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A help wanted signs in the window of a businesses in Crested Butte on Aug. 14, 2021. (Dean Krakel, Special to The Colorado Sun)

Colorado’s economic recovery is going better than expected state labor officials said Monday, reporting that 98% of jobs lost when COVID struck have returned. 

However, January’s 4.1% unemployment rate, the lowest since the pandemic began, is still higher than the 2.8% in February 2020, the month before the first COVID-19 cases in Colorado were confirmed.

“That was historically low. That was after the end of a very long economic expansion,” Ryan Gedney, senior labor economist at the state Department of Labor and Employment, said during a news conference on Monday. “As long as these trends hold … I could see the state reaching that 3% level in one or two years for sure.”

His confidence is based on how many Coloradans are now part of the state’s labor force, which is larger than ever with more people employed or looking for work. The state’s labor force participation rate was 68.5% in January, or one-tenth of a percentage point higher than in February 2020. 

“Colorado’s labor force grew by over 17,000 in January. And since July of 2020 the state has added over 180,000 individuals to the labor force,” Gedney said. “On an annual basis, Colorado’s labor force participation rate increased from 67.4% in 2020 to 68.2% in 2021. That ranked as the fourth highest in the U.S. last year.”

By comparison, the U.S. rate last year was 61.7%.

While more people are part of the state’s labor force, Bureau of Labor Statistics data shows there are still around 132,000 Coloradans who are unemployed, compared with 86,000 who were unemployed in February 2020. 

That only counts people who are working or actively looking for a job, said Steven Byers, a senior economist for Common Sense Institute, a Greenwood Village think tank focused on the state’s fiscal policies.

“Some people would say that understates or overstates the true unemployment rate depending on which way you go,” Byers said. “But when people take themselves out of the labor force and they’re no longer looking, that impacts those numbers. But the way that unemployment is measured has been constant for a long time. They don’t change the methodology so it’s consistent over time for what it measures.”

The state’s unemployment rate fell from 4.2% in December, a rate that was revised downward from 4.8%, according to labor officials. Colorado’s January rate is also close to the U.S. unemployment rate of 4.0% in January

The falling unemployment rate reflects more people returning to work, especially mothers who had dropped out of the workforce early on, likely to deal with their children and remote schooling or lack of child care options during the pandemic.

Byers is among economists keeping an eye on rising inflation and its impact on small businesses and consumer spending habits.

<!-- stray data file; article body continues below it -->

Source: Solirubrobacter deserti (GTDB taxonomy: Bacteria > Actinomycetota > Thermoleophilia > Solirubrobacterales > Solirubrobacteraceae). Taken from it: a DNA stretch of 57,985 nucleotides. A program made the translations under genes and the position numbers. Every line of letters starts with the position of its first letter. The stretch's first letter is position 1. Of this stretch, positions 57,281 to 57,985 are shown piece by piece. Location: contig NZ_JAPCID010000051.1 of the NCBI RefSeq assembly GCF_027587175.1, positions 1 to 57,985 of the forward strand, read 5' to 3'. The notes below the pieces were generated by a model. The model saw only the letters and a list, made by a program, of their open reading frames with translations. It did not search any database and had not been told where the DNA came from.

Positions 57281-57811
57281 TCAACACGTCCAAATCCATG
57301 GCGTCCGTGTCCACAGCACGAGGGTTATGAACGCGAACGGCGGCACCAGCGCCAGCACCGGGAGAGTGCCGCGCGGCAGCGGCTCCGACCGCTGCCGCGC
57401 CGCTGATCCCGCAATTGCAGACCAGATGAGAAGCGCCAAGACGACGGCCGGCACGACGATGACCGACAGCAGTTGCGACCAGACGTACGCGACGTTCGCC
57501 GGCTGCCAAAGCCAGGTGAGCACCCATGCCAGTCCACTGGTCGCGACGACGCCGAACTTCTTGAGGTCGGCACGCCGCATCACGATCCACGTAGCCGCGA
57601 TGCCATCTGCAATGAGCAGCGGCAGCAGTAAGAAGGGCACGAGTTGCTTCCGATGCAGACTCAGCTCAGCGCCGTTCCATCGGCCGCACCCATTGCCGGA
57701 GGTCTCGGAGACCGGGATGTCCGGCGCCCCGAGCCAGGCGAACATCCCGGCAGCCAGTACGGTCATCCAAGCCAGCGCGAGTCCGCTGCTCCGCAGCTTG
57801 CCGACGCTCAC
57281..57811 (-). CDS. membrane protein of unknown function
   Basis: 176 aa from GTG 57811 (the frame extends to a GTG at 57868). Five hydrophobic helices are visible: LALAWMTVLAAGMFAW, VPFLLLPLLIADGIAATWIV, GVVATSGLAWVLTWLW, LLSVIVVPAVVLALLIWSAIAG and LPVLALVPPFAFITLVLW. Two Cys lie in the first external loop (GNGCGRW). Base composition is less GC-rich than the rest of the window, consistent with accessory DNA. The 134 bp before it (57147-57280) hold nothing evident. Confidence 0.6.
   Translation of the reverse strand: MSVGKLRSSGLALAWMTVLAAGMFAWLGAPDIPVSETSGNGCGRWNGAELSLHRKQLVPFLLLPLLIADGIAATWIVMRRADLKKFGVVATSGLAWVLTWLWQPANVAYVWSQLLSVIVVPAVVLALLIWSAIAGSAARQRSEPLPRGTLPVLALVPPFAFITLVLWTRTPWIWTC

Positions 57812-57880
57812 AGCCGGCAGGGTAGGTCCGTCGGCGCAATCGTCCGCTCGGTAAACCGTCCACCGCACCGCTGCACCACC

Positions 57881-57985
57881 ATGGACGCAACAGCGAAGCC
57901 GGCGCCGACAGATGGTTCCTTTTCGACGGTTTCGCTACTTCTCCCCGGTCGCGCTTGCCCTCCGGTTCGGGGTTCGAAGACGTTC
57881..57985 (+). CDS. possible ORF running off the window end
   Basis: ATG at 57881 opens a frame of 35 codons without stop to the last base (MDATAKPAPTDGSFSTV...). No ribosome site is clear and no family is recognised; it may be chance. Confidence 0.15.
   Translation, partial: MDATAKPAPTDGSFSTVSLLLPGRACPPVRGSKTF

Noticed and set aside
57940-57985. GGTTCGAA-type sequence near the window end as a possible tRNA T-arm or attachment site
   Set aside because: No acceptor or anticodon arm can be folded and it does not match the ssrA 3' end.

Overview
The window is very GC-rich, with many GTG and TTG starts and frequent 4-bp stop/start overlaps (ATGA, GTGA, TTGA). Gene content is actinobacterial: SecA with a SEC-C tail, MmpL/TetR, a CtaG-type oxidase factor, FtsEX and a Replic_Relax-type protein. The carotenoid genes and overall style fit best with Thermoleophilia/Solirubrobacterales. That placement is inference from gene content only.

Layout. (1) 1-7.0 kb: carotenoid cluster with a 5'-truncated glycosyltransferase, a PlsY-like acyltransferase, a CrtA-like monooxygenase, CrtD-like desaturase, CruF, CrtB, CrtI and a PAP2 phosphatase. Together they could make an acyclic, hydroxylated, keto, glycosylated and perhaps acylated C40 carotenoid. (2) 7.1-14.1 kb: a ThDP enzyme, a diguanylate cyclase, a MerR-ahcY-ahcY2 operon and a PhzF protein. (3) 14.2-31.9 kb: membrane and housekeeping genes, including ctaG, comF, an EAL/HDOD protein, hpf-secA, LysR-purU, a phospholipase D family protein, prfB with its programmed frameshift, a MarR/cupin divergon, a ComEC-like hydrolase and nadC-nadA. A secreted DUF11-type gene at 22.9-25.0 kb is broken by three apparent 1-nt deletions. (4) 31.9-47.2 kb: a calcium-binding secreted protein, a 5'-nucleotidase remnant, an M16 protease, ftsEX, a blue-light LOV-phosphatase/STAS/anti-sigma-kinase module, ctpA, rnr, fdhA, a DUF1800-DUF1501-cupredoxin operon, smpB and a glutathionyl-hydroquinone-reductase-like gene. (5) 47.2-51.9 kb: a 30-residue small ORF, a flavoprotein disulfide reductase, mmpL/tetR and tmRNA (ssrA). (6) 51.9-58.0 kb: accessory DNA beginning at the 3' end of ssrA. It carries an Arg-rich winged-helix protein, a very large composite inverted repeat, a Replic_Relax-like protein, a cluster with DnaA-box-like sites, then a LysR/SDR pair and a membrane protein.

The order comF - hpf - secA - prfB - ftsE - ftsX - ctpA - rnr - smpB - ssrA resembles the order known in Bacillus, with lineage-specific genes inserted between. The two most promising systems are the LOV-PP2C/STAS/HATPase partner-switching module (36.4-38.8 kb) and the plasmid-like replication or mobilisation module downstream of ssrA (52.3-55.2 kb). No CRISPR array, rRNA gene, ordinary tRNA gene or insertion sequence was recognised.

“One other thing that we are kind of concerned about, though, is the house prices have just gotten exorbitant,” he said. “The question would be, is it just going to end up being a disadvantage to Colorado employers being able to lure people here and bring them in from out of state? That’s an area that is of concern as well.”

But Colorado’s pandemic economy hasn’t fully recovered yet, said Kathy A. White, executive director of Colorado Fiscal Institute, an organization that also focuses on fiscal policy.

“Colorado has recovered all but 5,500 jobs lost during the pandemic, but it needs another 38,100 jobs in order to keep up with the 1.4% growth in population that the state has experienced in the 23 months since the recession began,” White said in an email.

“Also, the fastest job recovery happened in industries with high income earners and lagged in industries with lower pay. poor quality jobs,” she added. “Those industries tend to have a higher percentage of women and people of color, who again, entered the pandemic with higher rates of unemployment and lower earnings. In short, the recovery has been uneven, despite these broad indicators, and so policymakers should be targeting resources and aid to the people who need it the most.”

There’s also uneven recovery in certain parts of the state. Strong job growth in Grand Junction and Colorado Springs amounted to job recovery rates of 124% and 113%, respectively. But the Greeley region has recovered just 44% of the jobs lost in the early pandemic. 

That’s due to Greeley’s high concentration of oil and gas, an industry that hasn’t recovered as fast as the leisure and hospitality industry or the professional and business services field, Gedney said. But Greeley’s a small part of the state. It lost roughly 11,700 jobs at the start of the pandemic and has regained 5,100. The Denver area lost 199,600 and has recovered 196,100.

“The state’s recovery rate is going to trend pretty closely with Denver’s, as that (region) represents over half of the state’s employment,” Gedney said. 

He added, “There’s still some room in the unemployment rate, but I think the unemployment rate is going to drop relatively quickly in 2022 as there’s still a huge demand for labor and for filling jobs.”

This story was updated at 2:51 p.m. to add comments from the Colorado Fiscal Institute.

Tamara Chuang writes about Colorado business and the local economy for The Colorado Sun, which she cofounded in 2018 with a mission to make sure quality local journalism is a sustainable business. Her focus on the economy during the pandemic...